Carolyn JONES, Petitioner, v. DISTRICT OF COLUMBIA DEPARTMENT OF EMPLOYMENT SERVICES, Respondent.
Carolyn Jones, petitioner, asks this court to review the determination of the Department of Employment Services (“DOES”) that she is entitled to a 7% permanent partial disability award for an injury to her left leg. She argues that (i) the factual record does not rationally support the hearing examiner's conclusions of law; (ii) the hearing examiner erroneously credited the opinion of an independent physician over petitioner's treating physician; and (iii) the hearing examiner failed to apply the law to the record as a whole. We are unable to review the agency's order on the record presented, and remand for further proceedings consistent with this opinion.
We note at the outset that it is the decision of the DOES Compensation Review Board (CRB) to affirm the hearing examiner's decision—and not the decision of the administrative law judge—that is under review. See St. Clair v. District of Columbia Dep't of Emp't Servs., 658 A.2d 1040, 1044 (D.C.1995). Therefore, our review is very limited. We will affirm the CRB's decision unless it was “[a]rbitrary, capricious, an abuse of discretion, or otherwise not in accordance with law.” D.C.Code § 2–510(a)(3)(A) (2001); Washington Metro Area Trans. Auth. v. District of Columbia Dep't of Emp't Servs., 683 A.2d 470, 472 (D.C.1996) (“We will not disturb the agency's decision if it flows rationally from the facts which are supported by substantial evidence in the record.”). Moreover, “[w]here there is substantial evidence to support the Director's findings ․ then the mere existence of substantial evidence contrary to that finding does not allow this court to substitute its judgment for that of the [CRB].” Gary v. District of Columbia Dep't of Emp't Servs., 723 A.2d 1205, 1209 (D.C.1998) (quoting McEvily v. District of Columbia Dep't of Emp't Servs., 500 A.2d 1022, 1024 n. 3 (D.C.1985)).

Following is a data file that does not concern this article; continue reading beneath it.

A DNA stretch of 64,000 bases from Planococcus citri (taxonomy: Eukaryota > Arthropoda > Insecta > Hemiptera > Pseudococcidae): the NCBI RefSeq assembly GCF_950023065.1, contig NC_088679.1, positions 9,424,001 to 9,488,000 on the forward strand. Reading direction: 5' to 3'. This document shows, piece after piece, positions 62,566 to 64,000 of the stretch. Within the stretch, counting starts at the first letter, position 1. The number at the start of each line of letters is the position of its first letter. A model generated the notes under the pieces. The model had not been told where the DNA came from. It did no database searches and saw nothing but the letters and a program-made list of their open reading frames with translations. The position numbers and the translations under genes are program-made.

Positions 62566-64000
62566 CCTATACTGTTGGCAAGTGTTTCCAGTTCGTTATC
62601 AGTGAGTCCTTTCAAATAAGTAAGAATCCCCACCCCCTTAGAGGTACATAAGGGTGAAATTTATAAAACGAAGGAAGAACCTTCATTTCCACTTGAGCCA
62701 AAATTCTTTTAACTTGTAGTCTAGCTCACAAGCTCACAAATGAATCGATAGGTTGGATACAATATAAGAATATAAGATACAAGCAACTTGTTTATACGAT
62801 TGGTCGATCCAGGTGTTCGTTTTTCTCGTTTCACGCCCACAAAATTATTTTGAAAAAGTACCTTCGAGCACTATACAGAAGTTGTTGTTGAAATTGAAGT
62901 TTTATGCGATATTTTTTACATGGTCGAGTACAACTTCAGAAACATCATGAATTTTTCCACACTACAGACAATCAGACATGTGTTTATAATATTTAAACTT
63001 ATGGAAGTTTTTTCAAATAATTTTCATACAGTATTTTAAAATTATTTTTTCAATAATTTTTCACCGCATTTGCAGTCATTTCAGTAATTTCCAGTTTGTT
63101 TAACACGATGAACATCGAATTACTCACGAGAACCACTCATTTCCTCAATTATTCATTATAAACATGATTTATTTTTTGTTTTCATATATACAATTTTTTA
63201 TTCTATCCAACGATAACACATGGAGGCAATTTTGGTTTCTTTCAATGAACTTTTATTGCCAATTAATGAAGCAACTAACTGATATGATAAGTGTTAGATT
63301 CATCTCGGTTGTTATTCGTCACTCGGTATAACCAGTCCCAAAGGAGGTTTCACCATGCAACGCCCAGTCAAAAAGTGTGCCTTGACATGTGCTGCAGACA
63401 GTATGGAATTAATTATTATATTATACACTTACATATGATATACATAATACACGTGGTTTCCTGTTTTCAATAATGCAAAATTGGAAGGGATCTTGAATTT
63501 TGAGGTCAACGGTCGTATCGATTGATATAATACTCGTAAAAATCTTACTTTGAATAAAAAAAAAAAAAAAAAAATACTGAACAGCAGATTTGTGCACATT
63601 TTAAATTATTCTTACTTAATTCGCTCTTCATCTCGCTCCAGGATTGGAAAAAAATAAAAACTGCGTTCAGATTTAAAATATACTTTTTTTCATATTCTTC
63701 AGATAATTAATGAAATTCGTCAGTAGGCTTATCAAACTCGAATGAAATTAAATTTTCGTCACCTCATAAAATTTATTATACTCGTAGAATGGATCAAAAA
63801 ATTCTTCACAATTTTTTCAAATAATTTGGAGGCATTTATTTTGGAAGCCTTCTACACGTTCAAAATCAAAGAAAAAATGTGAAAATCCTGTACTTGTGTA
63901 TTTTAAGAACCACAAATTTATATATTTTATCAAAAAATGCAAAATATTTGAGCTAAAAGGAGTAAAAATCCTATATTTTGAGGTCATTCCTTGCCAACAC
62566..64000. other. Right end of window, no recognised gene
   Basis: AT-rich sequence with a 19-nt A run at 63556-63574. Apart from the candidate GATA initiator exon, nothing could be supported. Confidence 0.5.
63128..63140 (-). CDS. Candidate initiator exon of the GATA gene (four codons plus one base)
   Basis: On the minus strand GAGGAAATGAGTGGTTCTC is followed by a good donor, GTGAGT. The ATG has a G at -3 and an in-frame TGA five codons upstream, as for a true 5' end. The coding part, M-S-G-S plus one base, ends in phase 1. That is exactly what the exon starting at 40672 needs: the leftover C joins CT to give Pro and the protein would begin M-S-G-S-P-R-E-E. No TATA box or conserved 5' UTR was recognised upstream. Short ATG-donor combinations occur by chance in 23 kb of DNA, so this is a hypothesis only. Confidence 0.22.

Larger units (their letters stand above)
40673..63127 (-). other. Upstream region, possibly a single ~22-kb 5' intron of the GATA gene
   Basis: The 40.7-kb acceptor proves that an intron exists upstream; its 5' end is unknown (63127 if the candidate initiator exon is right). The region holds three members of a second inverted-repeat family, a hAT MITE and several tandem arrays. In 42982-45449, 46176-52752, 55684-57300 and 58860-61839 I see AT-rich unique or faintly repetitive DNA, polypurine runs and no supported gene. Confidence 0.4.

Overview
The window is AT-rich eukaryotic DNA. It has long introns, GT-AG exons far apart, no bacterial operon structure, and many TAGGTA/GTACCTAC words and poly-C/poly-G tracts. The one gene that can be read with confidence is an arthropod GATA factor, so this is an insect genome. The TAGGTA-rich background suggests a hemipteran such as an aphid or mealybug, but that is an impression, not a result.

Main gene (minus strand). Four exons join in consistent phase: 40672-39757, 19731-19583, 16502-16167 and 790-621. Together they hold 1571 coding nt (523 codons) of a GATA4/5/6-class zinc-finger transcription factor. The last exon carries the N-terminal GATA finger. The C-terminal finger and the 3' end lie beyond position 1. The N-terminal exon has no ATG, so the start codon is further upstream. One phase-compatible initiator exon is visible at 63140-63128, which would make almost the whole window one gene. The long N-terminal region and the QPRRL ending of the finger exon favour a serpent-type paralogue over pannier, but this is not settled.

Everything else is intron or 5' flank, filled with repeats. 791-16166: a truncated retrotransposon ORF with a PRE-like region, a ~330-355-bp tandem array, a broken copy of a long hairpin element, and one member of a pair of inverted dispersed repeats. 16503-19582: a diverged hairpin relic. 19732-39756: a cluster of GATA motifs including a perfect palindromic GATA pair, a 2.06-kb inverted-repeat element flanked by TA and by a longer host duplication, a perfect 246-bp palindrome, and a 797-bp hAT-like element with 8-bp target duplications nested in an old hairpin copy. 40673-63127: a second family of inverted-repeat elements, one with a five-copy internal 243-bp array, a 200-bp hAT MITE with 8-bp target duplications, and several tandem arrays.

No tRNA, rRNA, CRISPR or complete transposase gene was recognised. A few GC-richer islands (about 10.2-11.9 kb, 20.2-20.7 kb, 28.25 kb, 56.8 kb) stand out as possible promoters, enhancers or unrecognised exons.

Petitioner was a part-time usher for the D.C. Department of Sports and Entertainment, showing patrons to their seats at the D.C. Armory and RFK Stadium. While working in that capacity, she fell down a flight of stairs at the D.C. Armory and injured her left knee. She subsequently filed for partial disability benefits with the Office of Risk Management Disability Compensation Program (“DCP”). Petitioner's treating physician was of the opinion that petitioner had suffered a 20% impairment to her left knee. An independent physician, who examined petitioner at the request of DCP, thought that she had suffered a 6% impairment. On November 12, 2008, DCP determined that petitioner had sustained a 13% permanent partial impairment, essentially splitting the difference between the opinions of the two physicians. Petitioner subsequently requested an administrative review of her award.
An evidentiary hearing was held before an Administrative Law Judge (“ALJ”) on August 18, 2009. The record remained open for further submissions until September 14, 2009, and the ALJ issued a written Compensation Order on October 6, 2009. In the order, the ALJ found that petitioner “ha[d] reached maximum medical improvement and ha[d] sustained permanent impairment as a result of her work-related injury.” As a result of her injuries, the petitioner could “stand and walk but [could] not kneel, climb or squat” and “continue[d] to have difficulty exercising regularly, mowing her lawn, and going up and coming down steps.” The injury did not affect petitioner's full-time job at the Federal Bureau of Investigation as an equal employment specialist, a position she had continued to hold since the time of her injury, but it did impede her ability to work part-time, as she had before she fell, as an usher at a sports facility.